Due to the limited culture technology available for the detection of this rare fungus, we failed to obtain drug sensitivity results; previous studies found that susceptibility test results for clinical isolates of Exophiala dermatitidis showed some differences. Therefore, if our patient had experienced a poor therapeutic effect, it would have been very difficult to select an appropriate antifungal drug therapy. Additionally, we discussed the positive antacid fluorescence and antacid 2 test results with the pathologist. Subsequently, the pathologist examined the pathological sections and performed staining of the same tissue again, which revealed negative antacid fluorescence results, and no acid-fast bacteria were observed. Considering the treatment course and the mNGS results, we are sure that the original results were false positives and considered the samples to have been contaminated. Due to the high incidence of TB in China and the fact that the respiratory pathology center of our hospital receives and processes a large number of clinical specimens from patients with complex infections that show a high acid-fast bacilli positivity rate, we speculate that the most likely source of the contamination was from the water bath for the paraffin sections.

Finally, some insights from our case are as follows: (1) the importance of symptoms at follow-up, follow-up chest CT, and efficacy and safety assessments, should be emphasized; and (2) the importance of molecular techniques, such as mNGS, for the identification of rare fungi should be emphasized. This will improve the pathogen diagnosis rate when combined with other clinical microbiological tests.

Availability of data and materials

The data that support the findings of the current study are available from the corresponding author upon reasonable request.



Metagenomic next-generation sequencing


Lower respiratory tract infection




Interferon gamma release assay


Bronchoalveolar lavage fluid




(1 → 3)-β-D-glucan


Alanine aminotransferase


Cystic fibrosis


Matrix-assisted laser desorption ionization time-of-flight


European Organization for Research and Treatment of Cancer and the Mycoses Study Group Education and Research Consortium


European Society of Clinical Microbiology and Infectious Diseases


European Confederation of Medical Mycology


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We would like to thank the patient, along with the nurses and clinical staff who provided patient care, the staff of the hospital respiratory medicine department, the staff of the hospital clinical laboratories, and the technical staff of the State Key Laboratory of Respiratory Disease for their excellent assistance. We give special thanks to Yingying Gu, the director of pathology. Furthermore, we would also like to thank the AJE team for the English language editing of this manuscript.


This research was funded by the Guangzhou Municipal Science and Technology Bureau and ZHONGNANSHAN MEDICAL FOUNDATION OF GUANGDONG PROVINCE (ZNSA-2020003); the grant of State Key Laboratory of Respiratory Disease (SKLRD-Z-202019); the Open Project of State Key Laboratory of Respiratory Disease (SKLRD-OP-202102); and the Guangzhou Institute of Respiratory Health Open Project (2019GIRHZ06). The funders had no role in the design and conduct of the study; collection, management, analysis, or interpretation of the data; preparation, review, or approval of the manuscript; and decision to submit the manuscript for publication.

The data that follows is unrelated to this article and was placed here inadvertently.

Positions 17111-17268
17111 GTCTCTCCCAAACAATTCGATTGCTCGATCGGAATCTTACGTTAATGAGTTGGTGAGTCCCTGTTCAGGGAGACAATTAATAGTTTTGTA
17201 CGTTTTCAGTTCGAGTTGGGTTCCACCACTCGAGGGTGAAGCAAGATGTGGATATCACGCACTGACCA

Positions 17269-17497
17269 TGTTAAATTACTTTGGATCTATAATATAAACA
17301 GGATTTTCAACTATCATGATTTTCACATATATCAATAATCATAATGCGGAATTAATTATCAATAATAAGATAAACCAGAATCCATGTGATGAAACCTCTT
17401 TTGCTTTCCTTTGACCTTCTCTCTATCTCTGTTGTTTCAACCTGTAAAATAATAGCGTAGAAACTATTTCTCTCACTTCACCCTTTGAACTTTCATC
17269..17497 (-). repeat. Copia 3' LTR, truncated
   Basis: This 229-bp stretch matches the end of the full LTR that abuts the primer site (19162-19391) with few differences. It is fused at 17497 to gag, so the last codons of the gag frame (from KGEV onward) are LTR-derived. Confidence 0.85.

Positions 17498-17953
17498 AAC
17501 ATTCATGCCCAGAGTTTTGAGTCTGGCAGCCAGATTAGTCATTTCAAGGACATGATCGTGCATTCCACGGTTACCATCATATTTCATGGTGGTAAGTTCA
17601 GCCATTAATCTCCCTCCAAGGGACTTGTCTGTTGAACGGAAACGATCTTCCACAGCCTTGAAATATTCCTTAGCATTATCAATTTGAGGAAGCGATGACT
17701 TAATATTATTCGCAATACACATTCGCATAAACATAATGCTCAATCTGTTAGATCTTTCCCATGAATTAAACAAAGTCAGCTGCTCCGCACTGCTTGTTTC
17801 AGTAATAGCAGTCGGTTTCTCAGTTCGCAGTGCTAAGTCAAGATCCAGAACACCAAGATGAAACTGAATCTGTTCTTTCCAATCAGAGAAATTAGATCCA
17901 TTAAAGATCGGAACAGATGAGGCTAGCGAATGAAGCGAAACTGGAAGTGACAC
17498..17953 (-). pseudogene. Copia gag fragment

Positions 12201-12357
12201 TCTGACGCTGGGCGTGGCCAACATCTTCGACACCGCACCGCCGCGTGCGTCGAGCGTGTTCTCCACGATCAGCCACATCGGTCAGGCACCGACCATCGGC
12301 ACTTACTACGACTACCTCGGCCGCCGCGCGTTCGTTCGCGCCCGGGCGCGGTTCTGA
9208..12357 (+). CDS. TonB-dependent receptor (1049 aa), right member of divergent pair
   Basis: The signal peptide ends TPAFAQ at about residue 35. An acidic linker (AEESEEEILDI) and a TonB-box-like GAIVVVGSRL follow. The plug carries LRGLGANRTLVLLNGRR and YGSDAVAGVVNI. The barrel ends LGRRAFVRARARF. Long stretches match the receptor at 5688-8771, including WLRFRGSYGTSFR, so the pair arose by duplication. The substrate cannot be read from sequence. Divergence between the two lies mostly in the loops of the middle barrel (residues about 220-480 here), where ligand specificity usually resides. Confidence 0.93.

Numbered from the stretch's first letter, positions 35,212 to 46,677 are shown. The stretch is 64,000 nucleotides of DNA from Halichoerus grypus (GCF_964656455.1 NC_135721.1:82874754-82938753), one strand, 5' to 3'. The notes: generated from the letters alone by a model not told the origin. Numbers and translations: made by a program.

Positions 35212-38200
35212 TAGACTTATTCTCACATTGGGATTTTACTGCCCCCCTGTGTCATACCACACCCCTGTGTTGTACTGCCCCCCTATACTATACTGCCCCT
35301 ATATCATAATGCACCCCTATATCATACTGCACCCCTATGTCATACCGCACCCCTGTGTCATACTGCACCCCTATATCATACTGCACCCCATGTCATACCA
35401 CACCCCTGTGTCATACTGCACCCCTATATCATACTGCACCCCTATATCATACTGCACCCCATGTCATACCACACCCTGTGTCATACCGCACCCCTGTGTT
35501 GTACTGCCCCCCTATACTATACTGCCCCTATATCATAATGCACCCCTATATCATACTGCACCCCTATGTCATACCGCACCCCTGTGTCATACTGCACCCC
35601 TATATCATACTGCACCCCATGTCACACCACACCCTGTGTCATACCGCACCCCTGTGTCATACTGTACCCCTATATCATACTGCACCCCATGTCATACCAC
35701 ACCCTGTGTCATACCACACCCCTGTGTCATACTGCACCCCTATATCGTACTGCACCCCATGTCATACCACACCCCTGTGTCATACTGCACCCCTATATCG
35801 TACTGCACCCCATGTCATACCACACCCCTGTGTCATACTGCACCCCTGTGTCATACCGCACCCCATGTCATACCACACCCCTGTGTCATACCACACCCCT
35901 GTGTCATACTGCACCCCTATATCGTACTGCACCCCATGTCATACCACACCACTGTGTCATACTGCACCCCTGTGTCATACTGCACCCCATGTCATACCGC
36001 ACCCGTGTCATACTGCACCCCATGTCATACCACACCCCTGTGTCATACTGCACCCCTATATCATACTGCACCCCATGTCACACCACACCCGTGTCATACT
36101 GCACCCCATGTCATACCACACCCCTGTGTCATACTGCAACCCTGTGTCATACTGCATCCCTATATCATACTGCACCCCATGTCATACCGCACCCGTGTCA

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Authors and Affiliations



ZTL and FY conceived and designed the study. ZTL, JLT, JPZ and MZX had full access to all data, take responsibility for the integrity of the data and the accuracy of the data analysis, and performed pathogen detection. WQZ and TX performed pathogen detection. JLT, SQL and JPZ contributed to the collection of data from the electronic medical record, SQH and YQZ contributed to the management and treatment of the patient and collection and processing of samples. All authors contributed to data acquisition, data analysis, or data interpretation and reviewed the final version of the manuscript. All authors read and approved the final manuscript.

Corresponding author

Correspondence to Feng Ye.

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Ethical approval for this study was granted by the ethics committee of the First Affiliated Hospital of Guangzhou Medical University (No. 2019-49).

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Written informed consent was obtained from the patient for publication of this case report. A copy of the written consent is available for review by the editor of this journal.

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The authors report no conflicts of interest.

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Supplementary Information

Additional file 1: Figure S1.

Heatmaps of ANIb scores were constructed for 118 unique sequences of Exophiala dermatitidis from the patient and 12 Exophiala genomic sequences downloaded from the NCBI. Cells in the heatmap corresponding to a 95% or higher score (and therefore the same species) are colored in red. Orange cells correspond to ANIb scores of 95% or less, indicating that the corresponding organisms do not belong to the same species. Hierarchical clustering of the data in two dimensions is represented by dendrograms constructed by simple linkage of the ANIb score.

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Li, Z., Tang, J., Zhu, J. et al. The convoluted process of diagnosing pulmonary mycosis caused by Exophiala dermatitidis: a case report. BMC Infect Dis 22, 433 (2022).